Gavilan breaks ground on Coyote Valley academy

Gavilan College President Steve Kinsella speaks during the grand opening for the Gavilan College Veterans Resource Center Nov. 4, 2014.

Gavilan College broke ground Friday on a major expansion that will bring thousands of students to a new campus in San Jose’s Coyote Valley and focus heavily on law enforcement and public safety training classes.
State Sen. Bill Monning and Morgan Hill Mayor Steve Tate helped cut the ribbon on the 55-acre parcel purchased for $18 million.
Phase One of the project, to be completed within the coming year, is the construction of five modular buildings and a parking lot. This phase has an estimated cost of $21 million, of which about half will come from Measure E funds. The college has contracted Gilbane Building Company for the first phase. The new campus’s location, on Bailey Avenue in Coyote Valley, is convenient for students commuting from Morgan Hill or South San Jose.
The expansion will provide a public safety training facility for individuals studying to become police officers, firefighters, emergency medical technicians and 911 dispatchers.
“Ten percent of Gavilan’s enrollment is public safety,” college spokeswoman Jan Bernstein-Chargin said. “Enrollment is about 5,600 right now.”
The South Bay Regional Training Public Safety Consortium has been headquartered at Evergreen Community College since its founding in 1994. It’s composed of 10 colleges spanning from San Mateo County to Monterey County, partnering with regional law enforcement agencies to train students. Gavilan’s new campus is the latest instance of pulling together resources between colleges.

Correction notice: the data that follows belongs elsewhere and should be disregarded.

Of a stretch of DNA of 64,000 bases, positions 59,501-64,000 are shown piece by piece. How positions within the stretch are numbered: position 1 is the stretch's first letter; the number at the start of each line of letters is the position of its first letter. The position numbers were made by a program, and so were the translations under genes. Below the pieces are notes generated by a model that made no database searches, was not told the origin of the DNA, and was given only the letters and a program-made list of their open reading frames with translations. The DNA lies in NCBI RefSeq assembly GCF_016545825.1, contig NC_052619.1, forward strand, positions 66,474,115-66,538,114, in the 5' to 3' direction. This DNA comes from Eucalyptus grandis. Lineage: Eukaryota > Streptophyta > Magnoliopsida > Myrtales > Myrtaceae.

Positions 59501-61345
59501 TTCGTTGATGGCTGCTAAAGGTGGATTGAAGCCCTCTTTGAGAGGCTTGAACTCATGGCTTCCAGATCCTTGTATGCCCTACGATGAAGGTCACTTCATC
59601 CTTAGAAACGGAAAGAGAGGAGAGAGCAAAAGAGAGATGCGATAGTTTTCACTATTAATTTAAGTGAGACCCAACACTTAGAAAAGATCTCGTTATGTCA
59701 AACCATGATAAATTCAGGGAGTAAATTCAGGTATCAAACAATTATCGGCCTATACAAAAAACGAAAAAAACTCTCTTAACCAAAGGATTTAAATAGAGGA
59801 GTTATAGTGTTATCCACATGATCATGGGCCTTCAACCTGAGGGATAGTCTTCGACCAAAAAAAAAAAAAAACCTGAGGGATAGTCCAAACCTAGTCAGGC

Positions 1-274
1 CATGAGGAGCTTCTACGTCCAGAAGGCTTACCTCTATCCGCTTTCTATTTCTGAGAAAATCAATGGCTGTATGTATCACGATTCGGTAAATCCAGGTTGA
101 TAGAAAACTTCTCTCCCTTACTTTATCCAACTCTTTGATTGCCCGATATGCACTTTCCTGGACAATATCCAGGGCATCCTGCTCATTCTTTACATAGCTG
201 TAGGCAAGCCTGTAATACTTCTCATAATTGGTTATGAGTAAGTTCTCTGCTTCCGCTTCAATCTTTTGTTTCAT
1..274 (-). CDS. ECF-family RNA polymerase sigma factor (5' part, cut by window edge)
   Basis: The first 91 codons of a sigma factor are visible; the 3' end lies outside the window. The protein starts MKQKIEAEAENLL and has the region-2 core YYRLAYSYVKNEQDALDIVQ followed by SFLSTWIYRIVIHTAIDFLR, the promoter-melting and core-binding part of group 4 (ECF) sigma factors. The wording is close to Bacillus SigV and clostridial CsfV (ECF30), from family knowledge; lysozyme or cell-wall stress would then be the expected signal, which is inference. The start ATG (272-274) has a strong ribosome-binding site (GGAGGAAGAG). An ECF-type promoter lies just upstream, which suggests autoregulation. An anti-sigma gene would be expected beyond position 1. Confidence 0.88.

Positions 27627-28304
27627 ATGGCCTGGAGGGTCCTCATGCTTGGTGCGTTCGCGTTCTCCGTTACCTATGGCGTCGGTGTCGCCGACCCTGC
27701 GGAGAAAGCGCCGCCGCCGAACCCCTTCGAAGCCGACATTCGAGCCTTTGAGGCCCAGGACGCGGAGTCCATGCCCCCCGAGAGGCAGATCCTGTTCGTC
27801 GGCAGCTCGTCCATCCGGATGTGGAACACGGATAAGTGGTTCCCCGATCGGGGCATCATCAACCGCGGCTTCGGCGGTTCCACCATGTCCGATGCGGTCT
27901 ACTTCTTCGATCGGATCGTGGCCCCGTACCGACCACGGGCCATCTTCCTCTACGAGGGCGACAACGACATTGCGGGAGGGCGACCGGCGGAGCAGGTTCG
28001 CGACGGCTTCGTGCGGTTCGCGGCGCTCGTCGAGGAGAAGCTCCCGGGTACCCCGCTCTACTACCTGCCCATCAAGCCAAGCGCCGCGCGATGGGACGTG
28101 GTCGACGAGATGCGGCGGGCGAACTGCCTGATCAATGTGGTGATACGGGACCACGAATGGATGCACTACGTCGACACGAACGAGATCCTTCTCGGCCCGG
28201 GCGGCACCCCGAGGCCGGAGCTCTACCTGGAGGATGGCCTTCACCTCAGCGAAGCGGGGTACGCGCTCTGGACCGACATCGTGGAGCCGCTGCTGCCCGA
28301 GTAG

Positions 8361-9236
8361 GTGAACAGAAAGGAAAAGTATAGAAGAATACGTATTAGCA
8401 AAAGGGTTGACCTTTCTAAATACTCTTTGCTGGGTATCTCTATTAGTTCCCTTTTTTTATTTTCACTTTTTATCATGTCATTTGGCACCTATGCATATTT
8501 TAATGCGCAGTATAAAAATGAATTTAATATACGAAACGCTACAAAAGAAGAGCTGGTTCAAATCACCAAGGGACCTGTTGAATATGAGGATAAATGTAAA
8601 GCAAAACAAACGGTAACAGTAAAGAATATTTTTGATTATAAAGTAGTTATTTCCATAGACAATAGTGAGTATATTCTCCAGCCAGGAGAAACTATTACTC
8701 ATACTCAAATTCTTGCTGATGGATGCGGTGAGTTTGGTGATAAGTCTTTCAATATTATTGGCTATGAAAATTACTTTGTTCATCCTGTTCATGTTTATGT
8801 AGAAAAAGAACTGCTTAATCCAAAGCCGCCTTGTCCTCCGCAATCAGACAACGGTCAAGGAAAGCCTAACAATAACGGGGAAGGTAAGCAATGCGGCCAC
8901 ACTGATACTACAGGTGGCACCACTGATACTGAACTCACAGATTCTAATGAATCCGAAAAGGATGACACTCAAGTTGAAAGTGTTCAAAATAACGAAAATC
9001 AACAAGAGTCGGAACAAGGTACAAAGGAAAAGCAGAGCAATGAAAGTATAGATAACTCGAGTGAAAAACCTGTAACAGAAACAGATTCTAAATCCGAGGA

Gavilan plans to have classes scheduled for fall 2016, with general education classes, selected based on student demand, held in the evening for students who work during the day. The Gavilan board anticipates that a future increase in enrollment at the campus—projected to be as high as 10,000 in 30 years—may prompt the Coyote Valley campus to become its own college.
Gavilan president Steve Kinsella said he had been unsure whether he would be able to see the Coyote Valley campus begin within his lifetime. Kinsella, retires in June after 13 years as college president.
The land Gavilan purchased in San Benito County will be also be used for expansion of the college. That project is currently in habitat-mitigation, a phase of expansion that also delayed the Coyote Valley campus.
Gavilan currently has campuses in Morgan Hill and Hollister, both of which serve about 300 students. Like the Coyote Valley campus, the future San Benito County campus may eventually become its own community college.
The use of bond money toward projects in Coyote Valley and elsewhere has been a sore spot for some San Benito County residents due to lacking progress on a campus here.

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